Integrated transcriptomic analysis of human tuberculosis granulomas and a biomimetic model identifies therapeutic targets
Tuberculosis (TB) is a persistent global pandemic, and standard treatment for it has not changed for 30 years. Mycobacterium tuberculosis (Mtb) has undergone prolonged coevolution with humans, and patients can control Mtb even after extensive infection, demonstrating the fine balance between protective and pathological host responses within infected granulomas. We hypothesized that whole transcriptome analysis of human TB granulomas isolated by laser capture microdissection could identify therapeutic targets, and that comparison with a noninfectious granulomatous disease, sarcoidosis, would identify disease-specific pathol...
Source: Journal of Clinical Investigation - July 21, 2021 Category: Biomedical Science Authors: Michaela T. Reichmann, Liku B. Tezera, Andres F. Vallejo, Milica Vukmirovic, Rui Xiao, James Reynolds, Sanjay Jogai, Susan Wilson, Ben Marshall, Mark G. Jones, Alasdair Leslie, Jeanine M. D’Armiento, Naftali Kaminski, Marta E. Polak, Paul Elkington Source Type: research
Interpreting and addressing suboptimal immune responses after COVID-19 vaccination in solid-organ transplant recipients
Transplant recipients were excluded from the initial clinical trials determining safety and efficacy of the landmark COVID-19 vaccines. Further, there is increasing evidence that immunosuppressed transplant recipients have a blunted antibody response to COVID-19 vaccination. In a concerning report by Sattler et al. in this issue of the JCI, kidney transplant recipients not only lacked a humoral response following two doses of Pfizer BNT162b2, but also displayed substantial impairment of the cellular response to SARS-CoV-2 antigens. This Commentary addresses potential strategies for transplant providers to evaluate and augm...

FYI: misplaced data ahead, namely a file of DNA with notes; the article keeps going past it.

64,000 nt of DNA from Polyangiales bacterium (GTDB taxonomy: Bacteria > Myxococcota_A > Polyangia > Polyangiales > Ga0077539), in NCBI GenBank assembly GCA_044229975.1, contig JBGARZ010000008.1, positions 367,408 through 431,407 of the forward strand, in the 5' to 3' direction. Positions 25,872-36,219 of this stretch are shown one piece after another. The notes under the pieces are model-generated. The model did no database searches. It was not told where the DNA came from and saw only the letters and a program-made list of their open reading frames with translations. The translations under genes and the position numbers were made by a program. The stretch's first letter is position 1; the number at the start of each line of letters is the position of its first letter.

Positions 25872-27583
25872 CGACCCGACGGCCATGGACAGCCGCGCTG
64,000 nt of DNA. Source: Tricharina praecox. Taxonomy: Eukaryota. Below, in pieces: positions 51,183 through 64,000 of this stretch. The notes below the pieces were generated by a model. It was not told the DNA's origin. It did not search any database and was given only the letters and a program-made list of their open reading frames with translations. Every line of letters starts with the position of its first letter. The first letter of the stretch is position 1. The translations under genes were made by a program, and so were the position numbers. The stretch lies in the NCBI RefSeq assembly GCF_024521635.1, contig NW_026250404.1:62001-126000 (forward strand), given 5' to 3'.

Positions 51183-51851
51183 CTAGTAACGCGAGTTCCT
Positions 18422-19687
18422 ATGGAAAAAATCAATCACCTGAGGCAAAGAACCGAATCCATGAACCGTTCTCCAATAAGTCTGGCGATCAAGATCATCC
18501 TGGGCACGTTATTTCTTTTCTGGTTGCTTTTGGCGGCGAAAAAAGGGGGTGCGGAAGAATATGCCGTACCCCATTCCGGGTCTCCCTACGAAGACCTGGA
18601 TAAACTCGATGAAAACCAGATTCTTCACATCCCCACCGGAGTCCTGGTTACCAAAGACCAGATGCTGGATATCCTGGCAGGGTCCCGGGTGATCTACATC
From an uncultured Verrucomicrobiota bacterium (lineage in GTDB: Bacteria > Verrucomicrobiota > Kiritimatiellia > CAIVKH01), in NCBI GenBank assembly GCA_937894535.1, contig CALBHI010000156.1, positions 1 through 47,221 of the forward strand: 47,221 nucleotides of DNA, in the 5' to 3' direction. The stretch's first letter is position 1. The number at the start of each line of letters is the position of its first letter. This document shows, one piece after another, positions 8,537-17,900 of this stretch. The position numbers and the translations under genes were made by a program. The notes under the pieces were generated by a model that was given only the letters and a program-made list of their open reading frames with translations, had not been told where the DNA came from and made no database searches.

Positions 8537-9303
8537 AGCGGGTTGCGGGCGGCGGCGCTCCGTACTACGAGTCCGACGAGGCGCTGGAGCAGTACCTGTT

Source: Journal of Clinical Investigation - July 15, 2021 Category: Biomedical Science Authors: Peter G. Stock, Timothy J. Henrich, Dorry L. Segev, William A. Werbel Source Type: research
Targeting the αv integrin/TGF-β axis improves natural killer cell function against glioblastoma stem cells
Glioblastoma multiforme (GBM), the most aggressive brain cancer, recurs because glioblastoma stem cells (GSCs) are resistant to all standard therapies. We showed that GSCs, but not normal astrocytes, are sensitive to lysis by healthy allogeneic natural killer (NK) cells in vitro. Mass cytometry and single-cell RNA sequencing of primary tumor samples revealed that GBM tumor–infiltrating NK cells acquired an altered phenotype associated with impaired lytic function relative to matched peripheral blood NK cells from patients with GBM or healthy donors. We attributed this immune evasion tactic to direct cell-to-cell cont...
Source: Journal of Clinical Investigation - July 15, 2021 Category: Biomedical Science Authors: Hila Shaim, Mayra Shanley, Rafet Basar, May Daher, Joy Gumin, Daniel B. Zamler, Nadima Uprety, Fang Wang, Yuefan Huang, Konrad Gabrusiewicz, Qi Miao, Jinzhuang Dou, Abdullah Alsuliman, Lucila N. Kerbauy, Sunil Acharya, Vakul Mohanty, Mayela Mendt, Sufang Source Type: research